Well, what do you think? Can people working in FE colleges and similar organisations remain motivated?
There is lots of evidence suggesting that more than half the people in the UK workforce are unhappy at work. Both Gallup and YouGov have made points about the mood of the workforce when analysing the results of their surveys. What people do seem to be motivated by is a desire to leave their current role and find another job. Almost half the workforce in the UK is on the lookout for a better job – right now.
The question about remaining motivated is relevant to FE. Here are three things to do to help you and your motivation.
Avoid Negative People
I remember when I worked in FE I had to attend a meeting of managers once a week. Whenever I attended that meeting, I found the discussions to be about:
“How many years is it until I can retire?”
“How much sick leave do people in all our teams take – and is it sanctioned? Can it be increased?”
“How many residential courses do you think I can get away with attending each term?”
Usually the attendees moved on to discussing the agenda, but not always,
Did you know that your disposition and your feelings about your work are influenced to a very great extent by the people with whom you associate? Some neurologists say you are a composite of the five people with whom you spend most of your time. Others suggest the more than you have to deal with demotivated people, the more likely you are to become demotivated yourself.
The members of the group I mentioned above, who met once a week, were demotivated, demoralised and unhappy. They reinforced their negative feelings about their work and themselves each time they met.
My solution, at the time, was to stop attending the weekly meetings because I had found something really “important” that I had to do at that time in the week. In other words, I made sure I avoided negative people.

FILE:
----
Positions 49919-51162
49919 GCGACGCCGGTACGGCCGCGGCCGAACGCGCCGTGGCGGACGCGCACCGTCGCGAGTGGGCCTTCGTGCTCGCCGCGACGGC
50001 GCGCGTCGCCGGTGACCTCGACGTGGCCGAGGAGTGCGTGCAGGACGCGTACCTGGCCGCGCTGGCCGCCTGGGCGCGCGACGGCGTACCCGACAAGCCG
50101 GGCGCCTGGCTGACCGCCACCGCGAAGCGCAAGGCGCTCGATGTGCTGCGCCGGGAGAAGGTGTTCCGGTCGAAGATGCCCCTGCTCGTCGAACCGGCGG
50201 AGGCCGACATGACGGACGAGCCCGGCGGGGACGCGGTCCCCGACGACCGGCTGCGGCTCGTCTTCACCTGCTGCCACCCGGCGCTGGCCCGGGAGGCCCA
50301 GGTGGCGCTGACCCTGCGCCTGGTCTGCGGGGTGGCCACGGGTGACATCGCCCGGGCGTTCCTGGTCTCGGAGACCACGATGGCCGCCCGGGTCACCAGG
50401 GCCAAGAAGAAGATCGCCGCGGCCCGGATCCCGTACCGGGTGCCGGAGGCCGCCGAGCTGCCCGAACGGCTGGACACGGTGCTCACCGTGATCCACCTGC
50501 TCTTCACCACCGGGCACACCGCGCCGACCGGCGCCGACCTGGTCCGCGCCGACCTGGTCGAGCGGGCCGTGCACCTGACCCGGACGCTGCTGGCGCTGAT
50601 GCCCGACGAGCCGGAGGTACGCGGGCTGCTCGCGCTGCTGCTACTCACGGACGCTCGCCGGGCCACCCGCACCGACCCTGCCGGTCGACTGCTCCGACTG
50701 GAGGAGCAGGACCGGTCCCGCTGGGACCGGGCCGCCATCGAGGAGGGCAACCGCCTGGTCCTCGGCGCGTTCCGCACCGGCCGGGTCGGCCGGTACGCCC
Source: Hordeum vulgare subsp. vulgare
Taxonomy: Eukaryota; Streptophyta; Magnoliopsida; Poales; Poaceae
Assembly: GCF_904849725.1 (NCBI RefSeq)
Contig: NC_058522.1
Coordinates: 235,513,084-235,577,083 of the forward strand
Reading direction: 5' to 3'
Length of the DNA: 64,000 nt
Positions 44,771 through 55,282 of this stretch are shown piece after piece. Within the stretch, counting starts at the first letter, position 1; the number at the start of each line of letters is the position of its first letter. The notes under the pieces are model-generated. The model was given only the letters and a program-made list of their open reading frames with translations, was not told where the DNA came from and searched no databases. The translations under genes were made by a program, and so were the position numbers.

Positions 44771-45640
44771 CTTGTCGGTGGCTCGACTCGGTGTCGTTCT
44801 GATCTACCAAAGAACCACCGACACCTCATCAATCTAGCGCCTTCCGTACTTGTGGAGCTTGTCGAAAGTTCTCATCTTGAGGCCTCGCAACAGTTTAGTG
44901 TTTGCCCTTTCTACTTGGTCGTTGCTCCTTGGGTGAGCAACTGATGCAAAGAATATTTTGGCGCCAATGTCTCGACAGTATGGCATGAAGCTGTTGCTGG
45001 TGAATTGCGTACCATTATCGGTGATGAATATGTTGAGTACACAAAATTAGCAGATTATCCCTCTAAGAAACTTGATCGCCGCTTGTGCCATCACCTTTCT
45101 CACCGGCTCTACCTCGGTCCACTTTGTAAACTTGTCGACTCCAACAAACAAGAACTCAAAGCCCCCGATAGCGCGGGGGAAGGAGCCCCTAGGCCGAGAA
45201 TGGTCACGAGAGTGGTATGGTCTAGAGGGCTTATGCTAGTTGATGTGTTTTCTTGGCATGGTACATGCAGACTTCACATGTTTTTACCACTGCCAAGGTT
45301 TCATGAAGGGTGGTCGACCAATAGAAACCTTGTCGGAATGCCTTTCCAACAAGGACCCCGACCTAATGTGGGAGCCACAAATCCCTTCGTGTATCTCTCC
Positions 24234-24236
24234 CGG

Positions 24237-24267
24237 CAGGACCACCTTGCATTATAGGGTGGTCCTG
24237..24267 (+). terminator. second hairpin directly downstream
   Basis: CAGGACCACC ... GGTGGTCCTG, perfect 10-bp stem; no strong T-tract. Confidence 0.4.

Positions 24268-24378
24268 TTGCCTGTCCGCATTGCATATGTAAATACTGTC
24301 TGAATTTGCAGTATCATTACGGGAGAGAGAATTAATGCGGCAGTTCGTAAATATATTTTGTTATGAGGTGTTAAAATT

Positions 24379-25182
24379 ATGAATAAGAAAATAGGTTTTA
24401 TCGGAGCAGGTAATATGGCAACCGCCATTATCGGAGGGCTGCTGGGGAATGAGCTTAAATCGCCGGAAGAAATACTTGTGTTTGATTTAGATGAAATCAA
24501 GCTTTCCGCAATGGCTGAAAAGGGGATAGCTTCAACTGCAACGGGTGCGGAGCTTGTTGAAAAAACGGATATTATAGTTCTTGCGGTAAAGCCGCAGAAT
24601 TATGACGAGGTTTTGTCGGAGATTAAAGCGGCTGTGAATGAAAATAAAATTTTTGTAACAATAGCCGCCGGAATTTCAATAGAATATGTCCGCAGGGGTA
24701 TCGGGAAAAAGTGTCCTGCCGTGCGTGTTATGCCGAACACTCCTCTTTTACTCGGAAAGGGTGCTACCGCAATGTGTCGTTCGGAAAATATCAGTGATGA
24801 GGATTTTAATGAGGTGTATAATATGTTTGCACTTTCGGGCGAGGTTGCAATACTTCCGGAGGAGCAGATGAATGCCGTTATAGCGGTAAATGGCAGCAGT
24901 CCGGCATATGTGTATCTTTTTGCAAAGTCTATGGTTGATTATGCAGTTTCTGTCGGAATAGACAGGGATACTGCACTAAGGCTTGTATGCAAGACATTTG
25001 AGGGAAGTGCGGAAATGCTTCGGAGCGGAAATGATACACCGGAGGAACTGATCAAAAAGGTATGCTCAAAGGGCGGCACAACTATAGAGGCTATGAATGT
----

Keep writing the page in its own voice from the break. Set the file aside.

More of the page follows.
Work Out If The Pay Levels Bother You
If you believe pay levels are really important, ask yourself why you accepted your current position. There are rarely many secrets about remuneration packages, salary scales and likely progression in FE.
A YouGov survey, undertaken in 2017, asked if individual respondents would rather have a job they hated, but which paid extremely well, or if they would prefer a job they really loved that has low pay levels. 64% of the respondents said they would rather have a job they loved, even when the pay was poor.
All of this suggests that you should look for work you like and put your interests before your pay.
If you know you really need more money to meet your commitments, ask yourself if you can honestly expect your pay to improve significantly over the next few years. When you have worked out your answer, you will know what is probably causing your sense of frustration and demoralisation. You will then be in a position to plan for the future.
Become A Volunteer
When considering how to improve your motivation, think about volunteering. If you do, then choose something you like doing and are enthusiastic about, whether this is at work or outside work.
Your volunteering efforts could bring you into contact with different people, especially people who are enthusiastic about what they are doing. At the very least, you will gain something new to put on your LinkedIn profile or add to your CV. Your new enthusiasms could spill over into your work, too.
If you want to avoid becoming, or remaining, apathetic, do something. Avoid letting yourself become cynical. Find ways to enhance your optimism and rebuild your motivation.
You And Motivation
For the coming weeks, remember, if you are not motivated in your current role, there are things you can do right now to make life better. Becoming well motivated is not about learning new tricks and techniques, it is about realism.
Therefore, make a commitment to yourself to spend more time with motivated and upbeat people at work and outside work. Also make sure you are honest with yourself about how much you can realistically expect to be paid now and in the next few years.
Take the advice in this article to heart and before long, your colleagues will probably be approaching you because they recognise you are such a positive and well-motivated person.
Margaret Adams is former FE lecturer and college manager. Today she writes about self-improvement and career management for professionals. Find her books on Amazon.Recommend0 recommendationsPublished in